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Sunday, August 05, 2007

Open access: Future of communications?

The fact is that the cellular industry is standing on a precipice.
The future clearly consists of open access, services like VoIP, full Internet browsing and access to open sites, wider choice of devices, etc. BUT the industry is today controled by cellular carriers, since they subsidize the phones that customers get and they're the only company that customers really ever deal with. And they're paying for
their infrastructure and want to profit from it as much as possible.
Handset manufacturers are deathly afraid of offending a carrier, since if they offend a carrier, their handsets don't get sold. (The slight exception is Nokia, since they're the biggest.) This is why things like dual-mode phones and mass-market phones with software extensibility aren't more common than they are. But at the same time, the handset manufacturers do see the future. They want to get there, and to bring new devices to market, but they need to get there without blowing the next year or so of profits and putting themselves out of business, i.e., without offending carriers.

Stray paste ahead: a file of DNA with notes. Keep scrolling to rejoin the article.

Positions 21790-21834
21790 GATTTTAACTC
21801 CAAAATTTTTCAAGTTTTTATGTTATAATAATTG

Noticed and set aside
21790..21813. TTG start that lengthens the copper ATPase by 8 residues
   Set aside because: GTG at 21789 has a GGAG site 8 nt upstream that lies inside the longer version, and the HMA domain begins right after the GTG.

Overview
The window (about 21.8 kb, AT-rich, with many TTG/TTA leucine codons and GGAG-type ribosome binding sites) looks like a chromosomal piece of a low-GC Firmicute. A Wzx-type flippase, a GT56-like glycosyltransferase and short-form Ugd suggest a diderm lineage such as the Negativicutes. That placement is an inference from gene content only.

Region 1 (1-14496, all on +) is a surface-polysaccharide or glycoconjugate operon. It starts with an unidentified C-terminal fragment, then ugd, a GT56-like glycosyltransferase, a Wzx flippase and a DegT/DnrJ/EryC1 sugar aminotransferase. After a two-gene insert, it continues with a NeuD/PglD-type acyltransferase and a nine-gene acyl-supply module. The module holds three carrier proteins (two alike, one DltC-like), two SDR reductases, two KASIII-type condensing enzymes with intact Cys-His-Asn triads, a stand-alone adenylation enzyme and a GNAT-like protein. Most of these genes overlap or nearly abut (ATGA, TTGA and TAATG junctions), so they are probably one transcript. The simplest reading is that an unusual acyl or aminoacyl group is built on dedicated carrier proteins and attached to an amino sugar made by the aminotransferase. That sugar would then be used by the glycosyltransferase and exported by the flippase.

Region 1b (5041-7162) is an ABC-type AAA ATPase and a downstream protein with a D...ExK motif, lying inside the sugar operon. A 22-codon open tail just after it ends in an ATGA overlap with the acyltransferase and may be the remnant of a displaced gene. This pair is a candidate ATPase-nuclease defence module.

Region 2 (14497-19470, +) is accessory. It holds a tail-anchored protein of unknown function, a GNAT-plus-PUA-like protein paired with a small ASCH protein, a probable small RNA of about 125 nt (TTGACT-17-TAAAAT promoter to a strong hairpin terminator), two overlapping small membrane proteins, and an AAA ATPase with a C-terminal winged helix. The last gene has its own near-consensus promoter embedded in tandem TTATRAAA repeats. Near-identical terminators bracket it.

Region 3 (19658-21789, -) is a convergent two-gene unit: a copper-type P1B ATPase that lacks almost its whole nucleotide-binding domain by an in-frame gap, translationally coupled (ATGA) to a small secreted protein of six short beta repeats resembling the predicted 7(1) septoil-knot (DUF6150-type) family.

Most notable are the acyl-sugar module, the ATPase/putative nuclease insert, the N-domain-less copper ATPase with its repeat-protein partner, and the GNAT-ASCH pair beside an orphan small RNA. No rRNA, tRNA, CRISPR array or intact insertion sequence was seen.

Given this climate, anything that makes this future come clearer, anything that makes it more and more inevitable and obvious that the future is open access, and anything that makes consumers and non- technical businesspeople think about this future, has the power to tip the scales. More carriers deciding not to block VoIP, more carriers tearing down their walled gardens, and more carriers offering extensible devices, are all moves in the right direction, and anything that nudges them along, and more importantly makes businesspeople aware that they need to be nudged along, will bring on this future faster.

--Bruce Krulwich
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